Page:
from 28 June 2015 to 3 July 2015 (Africa/Johannesburg)
SAIP2015 Proceeding published on 17 July 2016
Characterization of the Multipath Environment of Ionospheric Scintillation Receivers
Presented by Ms. Tsige ATILAW on 1 Jul 2015 from 14:40 to 15:00
Type: Oral Presentation
Track: Track D2 - Space Science
Global Navigation Satellite Systems (GNSS) are used to provide information on position, time and velocity all over the world at any time of the day. Accuracy of the output or even the availability of the system depends on the current condition of space weather, which can contribute to the random fluctuation of the received signal's phase and amplitude called scintillation. Severe ionospheric scintillation due to multipath effect can lead to cycle slip and loss of lock on the satellite or degradation in the accuracy of position determination. Interference of GNSS signals that are scattered and diffracted by stationary objects on the ground, with signals that travel along a direct path via the ionosphere to the antenna, will contribute to the errors in the measured amplitudes and phase. These are known as multipath errors. Higher elevation cut off angles used for filtering GNSS signals, usually 15-30°, can eliminate non-ionospheric related interference especially multipath errors that are coming from the horizon. At the same time, a fixed elevation threshold can result in significant loss of valuable data since this method does not take into consideration the surrounding environment of each GPS station. In this project we studied the multipath environment of Gough Island GISTM receiver antenna installed by SANSA (South African National Space Agency) by plotting azimuth-elevation maps of scintillation indexes averaged over one year. This was used to identify objects that regularly scatter signals and cause high scintillation resulting from multipath effects. After identifying the multipath area from the azimuth-elevation map, an azimuth dependent elevation threshold was developed using MATLAB curve fitting tool. Using this method we are able to reduce the multipath errors without losing important data. The azimuth dependence elevation threshold typically gives 19 % more useful data than by using 20° fixed elevation threshold.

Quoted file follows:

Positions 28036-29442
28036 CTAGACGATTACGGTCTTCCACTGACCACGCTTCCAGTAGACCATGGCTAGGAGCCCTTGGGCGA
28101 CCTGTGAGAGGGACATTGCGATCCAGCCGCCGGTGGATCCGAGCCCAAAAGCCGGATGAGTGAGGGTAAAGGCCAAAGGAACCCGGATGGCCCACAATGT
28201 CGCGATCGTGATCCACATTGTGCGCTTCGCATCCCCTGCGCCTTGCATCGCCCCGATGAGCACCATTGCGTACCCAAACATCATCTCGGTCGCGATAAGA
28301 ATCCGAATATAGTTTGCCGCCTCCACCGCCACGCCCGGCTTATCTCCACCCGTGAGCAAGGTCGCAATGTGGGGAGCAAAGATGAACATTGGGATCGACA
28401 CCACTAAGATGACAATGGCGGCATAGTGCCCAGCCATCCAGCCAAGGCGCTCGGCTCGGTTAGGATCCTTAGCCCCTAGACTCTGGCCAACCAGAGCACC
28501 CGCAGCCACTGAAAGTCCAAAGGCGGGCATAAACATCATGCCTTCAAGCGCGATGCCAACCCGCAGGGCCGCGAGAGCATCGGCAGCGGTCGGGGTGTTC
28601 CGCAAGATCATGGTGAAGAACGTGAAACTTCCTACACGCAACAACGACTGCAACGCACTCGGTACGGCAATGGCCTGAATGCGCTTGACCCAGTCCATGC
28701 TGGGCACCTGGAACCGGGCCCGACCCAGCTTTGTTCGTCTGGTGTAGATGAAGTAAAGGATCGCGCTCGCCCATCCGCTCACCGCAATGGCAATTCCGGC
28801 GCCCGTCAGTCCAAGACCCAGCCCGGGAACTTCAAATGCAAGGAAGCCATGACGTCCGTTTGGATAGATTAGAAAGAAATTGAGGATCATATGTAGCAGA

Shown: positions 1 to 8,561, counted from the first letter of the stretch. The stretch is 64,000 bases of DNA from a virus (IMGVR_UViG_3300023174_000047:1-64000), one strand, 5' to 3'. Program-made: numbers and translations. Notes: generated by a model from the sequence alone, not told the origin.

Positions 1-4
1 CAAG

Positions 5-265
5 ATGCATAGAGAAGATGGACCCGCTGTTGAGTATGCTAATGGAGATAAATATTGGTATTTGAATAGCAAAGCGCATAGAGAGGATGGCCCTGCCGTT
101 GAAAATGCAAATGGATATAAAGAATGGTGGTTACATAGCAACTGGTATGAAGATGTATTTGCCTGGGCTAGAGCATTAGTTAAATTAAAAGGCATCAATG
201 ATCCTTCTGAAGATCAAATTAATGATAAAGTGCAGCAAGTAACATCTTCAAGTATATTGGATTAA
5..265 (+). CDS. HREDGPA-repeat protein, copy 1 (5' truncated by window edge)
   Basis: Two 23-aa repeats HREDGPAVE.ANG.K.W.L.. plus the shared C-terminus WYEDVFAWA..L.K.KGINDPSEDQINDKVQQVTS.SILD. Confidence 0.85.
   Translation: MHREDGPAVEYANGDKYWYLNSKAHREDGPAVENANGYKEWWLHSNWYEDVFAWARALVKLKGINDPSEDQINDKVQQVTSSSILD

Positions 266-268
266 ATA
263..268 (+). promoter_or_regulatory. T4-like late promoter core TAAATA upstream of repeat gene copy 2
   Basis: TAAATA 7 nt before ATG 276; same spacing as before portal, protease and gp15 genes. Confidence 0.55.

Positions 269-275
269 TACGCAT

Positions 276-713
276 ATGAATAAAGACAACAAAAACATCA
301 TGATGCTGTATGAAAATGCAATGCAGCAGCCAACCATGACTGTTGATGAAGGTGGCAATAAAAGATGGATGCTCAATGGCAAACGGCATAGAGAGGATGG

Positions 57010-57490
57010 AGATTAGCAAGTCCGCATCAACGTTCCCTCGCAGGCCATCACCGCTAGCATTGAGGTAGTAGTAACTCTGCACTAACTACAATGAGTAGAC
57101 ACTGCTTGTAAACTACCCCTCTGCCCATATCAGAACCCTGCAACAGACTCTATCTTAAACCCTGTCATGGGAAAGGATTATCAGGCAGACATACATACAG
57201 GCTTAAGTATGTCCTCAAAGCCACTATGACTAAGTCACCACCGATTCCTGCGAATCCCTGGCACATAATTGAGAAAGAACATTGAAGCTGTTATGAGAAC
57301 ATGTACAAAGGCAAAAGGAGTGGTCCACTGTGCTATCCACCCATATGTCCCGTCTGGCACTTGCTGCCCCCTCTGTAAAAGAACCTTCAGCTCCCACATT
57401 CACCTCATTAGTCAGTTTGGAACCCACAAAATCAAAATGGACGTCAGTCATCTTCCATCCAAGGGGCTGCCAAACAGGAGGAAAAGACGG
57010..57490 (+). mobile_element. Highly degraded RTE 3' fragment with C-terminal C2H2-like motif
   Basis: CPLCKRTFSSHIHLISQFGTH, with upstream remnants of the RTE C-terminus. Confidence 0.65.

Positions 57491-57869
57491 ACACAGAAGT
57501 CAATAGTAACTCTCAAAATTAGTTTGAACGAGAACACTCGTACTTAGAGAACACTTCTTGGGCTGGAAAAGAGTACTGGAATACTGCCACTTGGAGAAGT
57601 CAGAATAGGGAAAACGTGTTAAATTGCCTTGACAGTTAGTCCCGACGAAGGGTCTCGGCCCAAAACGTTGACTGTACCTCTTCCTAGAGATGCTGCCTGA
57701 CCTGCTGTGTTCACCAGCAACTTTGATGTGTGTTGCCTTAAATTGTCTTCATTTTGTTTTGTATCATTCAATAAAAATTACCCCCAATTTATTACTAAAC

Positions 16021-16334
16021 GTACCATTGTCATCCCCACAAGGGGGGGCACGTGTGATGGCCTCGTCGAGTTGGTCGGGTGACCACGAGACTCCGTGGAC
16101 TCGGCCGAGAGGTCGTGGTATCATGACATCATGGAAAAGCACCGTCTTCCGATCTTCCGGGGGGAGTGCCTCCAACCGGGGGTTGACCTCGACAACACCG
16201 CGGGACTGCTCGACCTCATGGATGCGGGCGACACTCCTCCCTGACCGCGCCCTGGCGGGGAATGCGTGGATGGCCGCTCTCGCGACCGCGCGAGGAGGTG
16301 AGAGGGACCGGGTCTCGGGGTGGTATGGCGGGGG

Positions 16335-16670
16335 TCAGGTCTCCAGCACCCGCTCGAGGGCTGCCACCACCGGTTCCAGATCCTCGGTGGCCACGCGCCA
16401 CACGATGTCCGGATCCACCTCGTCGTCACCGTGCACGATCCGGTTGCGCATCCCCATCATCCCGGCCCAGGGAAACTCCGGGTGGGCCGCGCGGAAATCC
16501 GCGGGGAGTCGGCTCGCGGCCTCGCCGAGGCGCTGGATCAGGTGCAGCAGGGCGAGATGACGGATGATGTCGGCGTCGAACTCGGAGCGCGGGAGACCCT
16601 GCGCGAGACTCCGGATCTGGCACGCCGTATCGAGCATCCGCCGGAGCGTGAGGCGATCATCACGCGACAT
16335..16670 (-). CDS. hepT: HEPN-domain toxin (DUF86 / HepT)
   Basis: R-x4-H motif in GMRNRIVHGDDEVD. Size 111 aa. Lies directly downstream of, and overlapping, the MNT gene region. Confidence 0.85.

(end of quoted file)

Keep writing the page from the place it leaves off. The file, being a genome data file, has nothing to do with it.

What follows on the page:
Dr. Pierre Cilliers email@example.com SANSA Space Science Directorate